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U.S. Haemophilia Group Bioverativ Agreed To Be Bought Over By Sanofi For $11.6 Billion

U.S. Haemophilia Group Bioverativ Agreed To Be Bought Over By Sanofi For $11.6 Billion
The presence of French pharma company Sanofi in treatments for rare diseases is expected to be strengthened with its decision to buy U.S. haemophilia specialist Bioverativ for $11.6 billion.
For the French company, this is its largest deal in the last seven years.
It is being predicted that 2018 would turn out to be a year where there would be a significant increase in the number of mergers and acquisitions in the pharma market. In recent years there is a growing trend in the industry about larger pharma companies getting interested in smaller biotech firms. And Sanofi’s latest acquisition comes at amidst such a global business environment. 
Sanofi has agreed to pay a premium of 64 percent to the price of the shares of Bioverativ at the close of trade on January 19 as the French company has also agreed purchase all of the outstanding shares of Bioverativ for $105 per share in cash.
Early last year, the haemophilia drugs maker Bioverativ was detached from Biogen Inc.
Sanofi has been unable to make any successful takeover deals for years until this deal and this marks a possible return of the company to the path of deal-making. The alleged hostile takeover of U.S. biotech company Genzyme in 2011 for $20 billion by Sanofi was the biggest of the acquisition by the company.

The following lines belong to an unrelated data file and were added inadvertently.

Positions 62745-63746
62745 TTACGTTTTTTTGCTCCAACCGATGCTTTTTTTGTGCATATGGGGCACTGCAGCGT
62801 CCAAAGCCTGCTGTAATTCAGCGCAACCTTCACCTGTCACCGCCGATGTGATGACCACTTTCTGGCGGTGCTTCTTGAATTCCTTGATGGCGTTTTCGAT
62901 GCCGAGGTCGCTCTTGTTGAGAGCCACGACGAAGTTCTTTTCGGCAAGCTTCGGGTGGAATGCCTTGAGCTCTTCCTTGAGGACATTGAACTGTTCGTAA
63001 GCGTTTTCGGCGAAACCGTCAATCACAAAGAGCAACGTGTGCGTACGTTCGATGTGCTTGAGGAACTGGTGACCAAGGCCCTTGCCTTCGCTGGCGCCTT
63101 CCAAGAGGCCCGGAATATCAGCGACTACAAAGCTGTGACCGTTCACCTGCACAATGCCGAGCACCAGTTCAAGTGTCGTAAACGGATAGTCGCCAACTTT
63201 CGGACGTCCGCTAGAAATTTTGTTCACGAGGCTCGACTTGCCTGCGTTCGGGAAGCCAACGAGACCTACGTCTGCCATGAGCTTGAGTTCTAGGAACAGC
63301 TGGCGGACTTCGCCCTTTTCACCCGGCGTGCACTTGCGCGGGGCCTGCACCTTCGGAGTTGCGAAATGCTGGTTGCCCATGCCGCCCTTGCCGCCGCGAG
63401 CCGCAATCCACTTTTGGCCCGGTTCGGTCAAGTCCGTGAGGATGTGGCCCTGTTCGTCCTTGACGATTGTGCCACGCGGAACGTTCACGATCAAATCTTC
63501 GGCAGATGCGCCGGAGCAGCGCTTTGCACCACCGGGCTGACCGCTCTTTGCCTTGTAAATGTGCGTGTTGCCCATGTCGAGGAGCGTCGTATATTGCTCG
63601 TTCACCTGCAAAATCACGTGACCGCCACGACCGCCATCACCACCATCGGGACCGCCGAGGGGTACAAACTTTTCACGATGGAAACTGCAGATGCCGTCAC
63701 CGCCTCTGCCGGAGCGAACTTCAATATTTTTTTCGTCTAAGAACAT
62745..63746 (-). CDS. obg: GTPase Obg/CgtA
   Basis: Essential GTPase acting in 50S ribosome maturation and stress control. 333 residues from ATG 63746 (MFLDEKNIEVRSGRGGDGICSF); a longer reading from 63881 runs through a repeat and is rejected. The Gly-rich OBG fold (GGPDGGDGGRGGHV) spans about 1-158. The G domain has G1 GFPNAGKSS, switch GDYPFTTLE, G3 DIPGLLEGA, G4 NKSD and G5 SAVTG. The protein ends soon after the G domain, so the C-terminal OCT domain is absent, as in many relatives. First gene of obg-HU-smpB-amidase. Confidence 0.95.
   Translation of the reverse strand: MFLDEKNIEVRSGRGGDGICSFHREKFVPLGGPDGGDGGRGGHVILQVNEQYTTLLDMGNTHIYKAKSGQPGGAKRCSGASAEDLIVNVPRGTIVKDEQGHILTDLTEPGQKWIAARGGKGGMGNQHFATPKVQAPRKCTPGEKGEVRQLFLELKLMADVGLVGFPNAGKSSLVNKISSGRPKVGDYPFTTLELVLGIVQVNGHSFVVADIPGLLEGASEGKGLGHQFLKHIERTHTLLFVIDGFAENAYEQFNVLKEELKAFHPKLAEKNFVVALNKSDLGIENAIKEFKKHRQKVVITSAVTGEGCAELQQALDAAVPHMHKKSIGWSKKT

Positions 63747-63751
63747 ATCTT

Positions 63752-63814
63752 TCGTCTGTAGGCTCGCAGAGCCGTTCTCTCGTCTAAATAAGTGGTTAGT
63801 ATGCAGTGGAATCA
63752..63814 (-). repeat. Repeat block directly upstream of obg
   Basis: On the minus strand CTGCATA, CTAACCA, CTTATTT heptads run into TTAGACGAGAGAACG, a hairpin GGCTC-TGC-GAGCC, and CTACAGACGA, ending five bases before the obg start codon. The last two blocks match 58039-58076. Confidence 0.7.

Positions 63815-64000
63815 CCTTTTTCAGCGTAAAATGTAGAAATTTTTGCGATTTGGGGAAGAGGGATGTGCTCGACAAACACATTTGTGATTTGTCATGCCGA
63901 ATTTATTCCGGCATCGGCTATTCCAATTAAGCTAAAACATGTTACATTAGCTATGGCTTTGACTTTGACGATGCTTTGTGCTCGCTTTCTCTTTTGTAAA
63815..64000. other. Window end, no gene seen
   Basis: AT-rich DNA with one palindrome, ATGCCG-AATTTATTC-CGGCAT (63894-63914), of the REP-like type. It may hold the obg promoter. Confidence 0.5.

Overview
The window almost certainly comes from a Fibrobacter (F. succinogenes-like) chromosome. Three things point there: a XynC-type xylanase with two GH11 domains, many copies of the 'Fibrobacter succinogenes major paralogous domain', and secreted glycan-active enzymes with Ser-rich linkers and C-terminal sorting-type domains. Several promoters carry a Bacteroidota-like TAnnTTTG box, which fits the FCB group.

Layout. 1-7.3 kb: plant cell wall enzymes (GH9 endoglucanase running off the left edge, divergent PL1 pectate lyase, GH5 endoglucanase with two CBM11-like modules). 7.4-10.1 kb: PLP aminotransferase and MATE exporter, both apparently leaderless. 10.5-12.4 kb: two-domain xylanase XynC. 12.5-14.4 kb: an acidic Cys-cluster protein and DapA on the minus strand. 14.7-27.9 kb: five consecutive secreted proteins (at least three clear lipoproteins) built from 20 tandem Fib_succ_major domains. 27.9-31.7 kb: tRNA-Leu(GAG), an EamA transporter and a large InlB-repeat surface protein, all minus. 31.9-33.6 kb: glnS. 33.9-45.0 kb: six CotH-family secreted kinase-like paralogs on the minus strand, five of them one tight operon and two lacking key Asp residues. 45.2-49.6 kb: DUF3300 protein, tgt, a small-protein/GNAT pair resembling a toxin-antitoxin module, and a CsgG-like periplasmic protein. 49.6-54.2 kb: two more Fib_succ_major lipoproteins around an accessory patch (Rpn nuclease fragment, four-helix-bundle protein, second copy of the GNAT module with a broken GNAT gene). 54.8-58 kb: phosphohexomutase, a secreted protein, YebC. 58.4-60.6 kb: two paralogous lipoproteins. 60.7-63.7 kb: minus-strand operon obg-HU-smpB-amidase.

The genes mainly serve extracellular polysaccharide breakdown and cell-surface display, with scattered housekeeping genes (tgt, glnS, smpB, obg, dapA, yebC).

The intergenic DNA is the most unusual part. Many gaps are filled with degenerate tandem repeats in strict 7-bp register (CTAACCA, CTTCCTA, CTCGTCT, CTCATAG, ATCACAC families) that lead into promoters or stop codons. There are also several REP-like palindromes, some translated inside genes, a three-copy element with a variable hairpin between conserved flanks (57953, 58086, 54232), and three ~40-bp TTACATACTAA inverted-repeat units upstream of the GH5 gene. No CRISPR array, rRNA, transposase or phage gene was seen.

In 2016, Sanofi was unable to strike a deal to acquire California-based cancer specialist Medivation which was ultimately bought over by Pfizer. And last year, Swiss biotech company Actelion was bought over by Johnson & Johnson where Sanofi was also a contender but failed to secure the deal that time also.  
“With Bioverativ, we welcome a leader in the growing haemophilia market,” Sanofi Chief Executive Olivier Brandicourt said.
New drugs in the area of treatments for haemophilia are changing the landscape which makes the market dealing with such drugs assumes importance and is one that is fast evolving. Treatment of the inherited condition of haemophilia is being disrupted as traditional approaches to tackling the disease is being replaced by gene therapy going ahead.
181,000 people who are affected by the disease worldwide forms part of the sector that is valued at around $10 billion in yearly sales. Sanofi said. predicted to record a growth of 7 per cent a year till 2022, haemophilia is considered to be the largest market for rare diseases, the company added.
Immediate addition to the business earnings per share in the current fiscal for Sanofi is anticipated by the company through the deal and it also expects a 5 per cent n 2019.
But the high cost of the deal is being questioned by some.
“Bioverativ looks a relatively expensive acquisition. It is logical in terms of building around Sanofi’s presence and pipeline in rare diseases and haemophilia, though management may have to argue against concerns on competition,” analysts with Jefferies wrote in a note to clients.
“The obvious parallel is Shire’s highly unpopular acquisition of Baxalta; but Sanofi’s 2011 acquisition of rare disease specialist Genzyme was also unpopular at the time, yet has it turned into a major success story,” analysts with Kepler said.
 “We have the means to make further takeovers,” added Brandicourt on a conference call, without going into further details.

Christopher J. Mitchell

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